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> I'm guessing this might be
> the show:
> 
> http://annarborchronicle.com/2008/11/09/a-golden-age-of-jazz-revisited/
> 
> 
> A Golden Age
> of Jazz Revisited
> BY HAZEN SCHUMACHER
> http://www.youtube.com/watch?v=k5MZ4XD_AIc
> 
> Used to listen 'until I
> went out and bought the records that I liked.'
> 
> 
> Gene
> 












--- On Sun, 5/25/14, eugene hayhoe <[log in to unmask]> wrote:

> From: eugene hayhoe <[log in to unmask]>
> Subject: Re: [ARSCLIST] Public radio was Re: Future of CDs
> To: [log in to unmask]
> Date: Sunday, May 25, 2014, 9:09 AM
> " I wish I could
> recall the name of that came
> > from one
> of the public radio networks and, each week, featured
> vintage jazz
> > and big band recordings -
> I recall one whole episode was just devoted to
> > V-Discs"
> 
> 
> --------------------------------------------
> On Sun, 5/25/14, Frank Strauss <[log in to unmask]>
> wrote:
> 
>  Subject: Re: [ARSCLIST]
> Public radio was Re: Future of CDs
>  To: [log in to unmask]
>  Date: Sunday, May 25, 2014, 12:15 AM
>  
>  I also like the ability
>  to change genre of music with SiriusXM. The
> OTR
>  station definitely isn't
> particularly
>  enlightened, but given good
> fortune
>  in the
>  luck of the
> programming draw, it can sure help a long car
>  trip be
>  more enjoyable.  I
> force my wife to
>  negotiate with them every
> year to get a
>  better rate.  She out did
> herself this
>  year-the full version for both
> of
>  our cars
>  for $100 a
> year each. I used to give more than that to the
>  local
>  FM Classical NPR
> station.  I went
>  over and manned a phone
> during pledge
>  time.  Now it seems like
> almost every week
>  they take away the music
> so they
>  can have a
>  fund
> raising event.  No doubt they are doing a Memorial Day
>  fund
>  raiser.  They do
> Mother's Day and
>  Valentine's Day
> and Christmas and
>  Thanksgiving, and God
> knows what else.  The
>  scripted repetitive
> nonsense
>  they broadcast
> 
> during these events makes one assume they think we are
>  all
>  morons.  If you added up
> all the
>  regular full Monty fund drives,
> the
>  special
>  event fund
> drives and the 10 second commercials, there is
>  far more
>  down time, with
> little or no music,
>  than any of the
> commercial stations.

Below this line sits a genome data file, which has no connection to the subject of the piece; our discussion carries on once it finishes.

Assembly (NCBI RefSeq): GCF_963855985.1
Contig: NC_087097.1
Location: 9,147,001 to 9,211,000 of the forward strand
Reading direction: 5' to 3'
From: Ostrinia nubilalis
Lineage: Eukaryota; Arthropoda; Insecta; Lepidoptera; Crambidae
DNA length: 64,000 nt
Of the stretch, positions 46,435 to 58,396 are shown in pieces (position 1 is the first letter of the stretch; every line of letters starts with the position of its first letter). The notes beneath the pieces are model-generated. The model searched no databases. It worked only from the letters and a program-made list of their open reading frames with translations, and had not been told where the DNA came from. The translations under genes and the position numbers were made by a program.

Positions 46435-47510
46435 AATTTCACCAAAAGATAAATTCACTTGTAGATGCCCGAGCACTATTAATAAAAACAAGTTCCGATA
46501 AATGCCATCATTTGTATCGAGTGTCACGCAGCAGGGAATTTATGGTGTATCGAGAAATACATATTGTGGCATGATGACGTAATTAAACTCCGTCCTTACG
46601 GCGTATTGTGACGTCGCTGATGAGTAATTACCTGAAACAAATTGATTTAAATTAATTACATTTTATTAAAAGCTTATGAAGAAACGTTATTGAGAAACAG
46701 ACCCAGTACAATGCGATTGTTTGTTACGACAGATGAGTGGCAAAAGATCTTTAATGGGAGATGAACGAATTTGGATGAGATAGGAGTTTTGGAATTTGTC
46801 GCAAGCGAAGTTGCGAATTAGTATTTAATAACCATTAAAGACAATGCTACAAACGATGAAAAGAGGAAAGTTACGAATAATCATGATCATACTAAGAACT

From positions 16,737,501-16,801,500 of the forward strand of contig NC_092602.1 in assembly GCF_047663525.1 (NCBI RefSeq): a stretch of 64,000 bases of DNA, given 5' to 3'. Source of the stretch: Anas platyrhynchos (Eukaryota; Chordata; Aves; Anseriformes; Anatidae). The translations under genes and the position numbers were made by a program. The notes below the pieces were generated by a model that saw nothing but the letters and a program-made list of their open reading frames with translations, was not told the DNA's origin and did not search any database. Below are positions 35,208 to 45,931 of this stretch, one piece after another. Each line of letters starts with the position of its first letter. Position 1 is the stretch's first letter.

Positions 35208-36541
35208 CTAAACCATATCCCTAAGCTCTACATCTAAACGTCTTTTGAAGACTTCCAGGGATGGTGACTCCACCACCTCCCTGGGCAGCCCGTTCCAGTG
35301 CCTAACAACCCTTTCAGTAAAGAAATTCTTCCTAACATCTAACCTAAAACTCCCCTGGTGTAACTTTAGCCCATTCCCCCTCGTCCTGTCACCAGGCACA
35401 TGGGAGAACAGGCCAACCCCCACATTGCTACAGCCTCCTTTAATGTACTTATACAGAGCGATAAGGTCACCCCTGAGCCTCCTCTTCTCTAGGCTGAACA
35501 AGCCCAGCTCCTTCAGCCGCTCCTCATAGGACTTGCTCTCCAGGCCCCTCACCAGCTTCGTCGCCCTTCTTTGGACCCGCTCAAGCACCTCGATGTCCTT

>  Both of
>  the local NPR stations make you listen to 20
> seconds of
>  commercial
> 
> every time you tune in the
>  streaming
> version.   I often wondered if the
>  FM
>  stations couldn't let me pay an
>  annual fee, and then allow me to listen
>  without the fundraising drivel.  Maybe
>  something that accesses the extra
>  band
>  width, like their
> service for the visually impaired.  I
>  have
> also
>  wished that they would spend less
>  money on their syndicated programming,
>  and
>  just play classical
> music, maybe from their own library,
>  like
> they used
>  to. Interesting to note that
>  Robert Aubry Davis, one of the XM Sirius
>  Symphony Hall announcers, used to be at our
>  local station in upstate New
> 
> York. I am very
>  pessimistic about the
> future of classical FM in my area,
>  and I
> guess I wouldn't miss them much. 
>  Too
> bad.
>  
>  
> 
> On
>  Sat, May 24, 2014 at 11:13 PM, Randy A.
> Riddle <[log in to unmask]>wrote:
>  
>  > I listened to public
>  radio for many years.  I think what happened
> was that
>  > it lost track of its original
> vision to
>  educate.
>  >
>  > The
>  public radio
> stations in my area are basically running many
>  of the same
>  > talk or
> music series that
>  have been around since
> the 1980s.  There doesn't
>  > seem to
> be anything there I've not
>  heard before
> or seen around the
>  >
> 
> Internet.
>  >
>  > For
> me,
>  public radio was at its best in the
> 1970s when it acted as a
>  kind
>  > of curator for the best or most
>  interesting in what was happening in
>  >
>  serious music or the
> arts.  It was the place you would turn
>  to
> to hear new
>  > classical works or new
>  recordings of classical music, experiments in
> radio
>  > drama, or what was happening in
> music
>  scholarship.
>  >
>  > A
>  good example is a
> weekly show I wish I could recall the name
> 
> of that came
>  > from one of the public
>  radio networks and, each week, featured
> vintage jazz
>  > and big band recordings -
> I recall one
>  whole episode was just devoted
> to
>  >
>  V-Discs.
>  >
>  > At other
>  times, my local public radio stations featured
> regular
>  broadcasts
>  > of
> classic Old Time Radio -
>  Suspense, the
> Great Gildersleeve, Jack Benny
>  > and
> other programs.
>  >
>  >
> Sure, much of this
>  material is available
> now on the Internet or satellite
>  > radio
> stations.  Public radio could find
>  its
> voice again by being a curator
>  > and
>  gateway into what's worth my time, rather
> than being
>  either background
>  > classical Muzak for a
> 
> day at the office or offering the "comfort
> food"
>  of
>  >
> "Prairie Home
>  Companion". 
> It's just stale.
>  >
> 
> > I like Sirius XM
>  because it allows me
> to sample genres of music that I
>  >
> don't know much about or listen deeper
> 
> into a genre catalogue to figure out
> 
> >
>  what I might like or not like - the
> same thing that public
>  and college
>  > radio used to do for me
> 
> many years ago.
>  >
> 
> >
>  The OTR channel is a little
> conservative for my taste,
>  repeating many
> of
>  > the same "war
> 
> horses" that I've heard many times before, but
> at
>  least it's
>  >
> something.
>  >
>  >
> Randy
>  >
>  >
>  --
>  
>  Frank B
> Strauss, DMD
>